Ron Abler had a truly uncommon and unusual wartime experience during his time in Vietnam.  He flew helicopter rescue missions from ships based in the Gulf of Tonkin into Vietnamese waters and land territory.  The goal was mostly to bring back downed pilots before the enemy could find them.  Once in a while there were other rescues of Vietnamese nationals, too.  The miracle of the Miracle Squadron was that while many helicopters and airplanes were lost in combat, not one downed crew member or pilot that was signaling for pick-up during Abler’s time in the war zone was lost.  In total, nearly 1500 rescues were made without loss of life during these nearly impossible and dangerous rescues.

 

All we heard about Vietnam on the news during those days was about the protests at home and death in a distant land.  Ron Abler had the privilege and experience of truly helping to save lives.  He never saw the enemy during his time there. Ron’s war experience was uplifting, memorable and life changing in many good ways.  War is not a good or perfect thing, but Abler’s experience is a part of the story about the Vietnam war that very few people have heard about.  We were deeply impressed to say the least.  THANKS RON for sharing your story with us.

 

Tourism brings not only lots of people to spend their money in Kent County, but it also is one of the engines that brings us new, long term residents.  People see a lifestyle they really like, fall in love with the area and decide to live here permanently.  The diverse efforts made to attract visitors and to explain the many things which they can do and visit while they are here resides with the two people staffing our office of tourism.  No big bureaucracy, just two people working along with business and event partners producing several publications, schedules, calendars, advertising and promotions.  Website, Facebook, Twitter and Instagram all now play an active part as well as traditional brochures and print ads.  It is a big effort, but the statistics show it really pays off very well.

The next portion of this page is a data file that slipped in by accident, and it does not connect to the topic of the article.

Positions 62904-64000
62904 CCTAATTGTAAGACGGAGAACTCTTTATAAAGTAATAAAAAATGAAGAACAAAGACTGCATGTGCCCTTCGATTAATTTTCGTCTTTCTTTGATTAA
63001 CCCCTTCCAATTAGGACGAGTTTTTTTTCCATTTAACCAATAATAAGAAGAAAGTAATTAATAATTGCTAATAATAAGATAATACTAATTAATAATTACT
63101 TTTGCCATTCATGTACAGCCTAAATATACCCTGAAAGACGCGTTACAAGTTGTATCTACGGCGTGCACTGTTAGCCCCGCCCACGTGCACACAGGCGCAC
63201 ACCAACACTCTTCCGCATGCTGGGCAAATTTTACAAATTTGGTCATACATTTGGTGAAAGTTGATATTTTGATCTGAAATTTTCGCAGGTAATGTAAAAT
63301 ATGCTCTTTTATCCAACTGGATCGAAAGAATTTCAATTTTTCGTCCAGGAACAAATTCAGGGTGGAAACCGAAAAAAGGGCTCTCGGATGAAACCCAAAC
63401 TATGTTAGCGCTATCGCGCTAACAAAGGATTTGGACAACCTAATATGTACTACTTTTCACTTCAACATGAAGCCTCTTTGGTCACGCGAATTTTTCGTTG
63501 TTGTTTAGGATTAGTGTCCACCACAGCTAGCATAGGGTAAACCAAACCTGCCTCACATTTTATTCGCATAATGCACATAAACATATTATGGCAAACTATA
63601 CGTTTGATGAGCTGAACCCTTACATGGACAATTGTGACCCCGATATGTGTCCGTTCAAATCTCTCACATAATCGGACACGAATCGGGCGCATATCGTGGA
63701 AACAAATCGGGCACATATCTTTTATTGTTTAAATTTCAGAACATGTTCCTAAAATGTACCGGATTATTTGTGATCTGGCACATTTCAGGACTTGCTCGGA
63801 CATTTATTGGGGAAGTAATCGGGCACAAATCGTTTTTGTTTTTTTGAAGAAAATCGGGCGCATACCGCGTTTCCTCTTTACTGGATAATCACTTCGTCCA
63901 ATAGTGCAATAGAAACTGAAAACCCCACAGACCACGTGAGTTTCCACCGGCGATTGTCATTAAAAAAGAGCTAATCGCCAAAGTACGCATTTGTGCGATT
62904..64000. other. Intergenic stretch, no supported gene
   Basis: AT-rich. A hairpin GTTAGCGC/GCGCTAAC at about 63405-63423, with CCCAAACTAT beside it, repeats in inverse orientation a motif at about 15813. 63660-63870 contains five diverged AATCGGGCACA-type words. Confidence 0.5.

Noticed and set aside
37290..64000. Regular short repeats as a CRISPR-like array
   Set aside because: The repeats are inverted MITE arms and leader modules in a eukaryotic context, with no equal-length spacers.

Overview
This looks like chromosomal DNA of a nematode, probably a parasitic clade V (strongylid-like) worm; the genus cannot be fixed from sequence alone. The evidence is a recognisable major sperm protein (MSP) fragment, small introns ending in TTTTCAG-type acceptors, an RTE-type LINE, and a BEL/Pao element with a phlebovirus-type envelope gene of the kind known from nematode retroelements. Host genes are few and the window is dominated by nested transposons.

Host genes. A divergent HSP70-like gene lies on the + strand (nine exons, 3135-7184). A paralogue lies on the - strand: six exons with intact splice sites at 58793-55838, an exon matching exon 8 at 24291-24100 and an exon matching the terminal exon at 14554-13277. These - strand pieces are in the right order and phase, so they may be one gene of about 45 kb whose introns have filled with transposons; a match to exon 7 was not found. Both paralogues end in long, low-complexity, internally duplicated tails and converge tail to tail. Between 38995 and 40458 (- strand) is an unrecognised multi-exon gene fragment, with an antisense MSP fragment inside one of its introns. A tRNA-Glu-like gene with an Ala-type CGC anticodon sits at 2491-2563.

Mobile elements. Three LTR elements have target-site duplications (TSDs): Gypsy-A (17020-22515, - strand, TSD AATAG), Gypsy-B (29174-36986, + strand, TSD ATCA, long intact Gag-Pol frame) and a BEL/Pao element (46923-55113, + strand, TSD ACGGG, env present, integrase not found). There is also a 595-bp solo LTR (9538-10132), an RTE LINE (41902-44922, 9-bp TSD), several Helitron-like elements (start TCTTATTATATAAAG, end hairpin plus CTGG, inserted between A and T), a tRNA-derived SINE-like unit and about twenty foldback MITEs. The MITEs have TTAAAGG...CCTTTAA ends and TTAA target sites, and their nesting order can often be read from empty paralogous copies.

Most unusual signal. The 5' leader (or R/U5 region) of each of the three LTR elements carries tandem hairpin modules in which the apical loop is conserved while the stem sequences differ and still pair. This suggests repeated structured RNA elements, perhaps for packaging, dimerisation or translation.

Check out this link.  Make it a “Favorite” so you can easily find it again.  When you have visitors, look it up and see what’s taking place, where to go, and what you might do.  https://www.kentcounty.com/visitors

 

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Jamie Williams has been in this position now for over a year and tells us every day she learns more and more about the rules, regulations and tactics of the players.  She also has gained a way better handle on the sources and extent of funds, tax credits, incentives and grants which are available some of which rarely are even applied for.  There is slow and optimistic progress in getting businesses to locate here or to remain and expand here.  This is good news because it appears it is being done right and fairly.  While no one says they want unrestricted growth, few would promote zero growth.  Keeping control and finding compatible ways to increase the possibilities of employment and development are constantly being looked for.

Jamie brought us a long list of things that have been attended to in the past year.  It was organized and shows real promise.  We understand there is a list of 25 properties Washington College has the intention of selling.  She said she’d send it to me and we will post it on our site just in case you might like to know the situation.

 

Wow!  What a large basket of services is offered for senior citizens.  All one needs to do is to become informed and make choices from a long list of provided services from more than 17 available agencies.  There are many opportunities for services and lots of volunteer positions to fill, if you are able and so inclined.  We discussed the problems with reliance on private transportation being endemic to rural communities like Kent County.  While we didn’t come up with solutions, the problem is becoming more recognized and focused.  Maybe we will eventually have a fleet of autonomous vehicles to pick up and deliver people who no longer can drive…  We don’t know what the near future will bring, but the needs of citizens are being kept on the radar by caring people.

 

If you need services or wish to become involved call 410-778-6000 or see www.uppershoreaging.org

 
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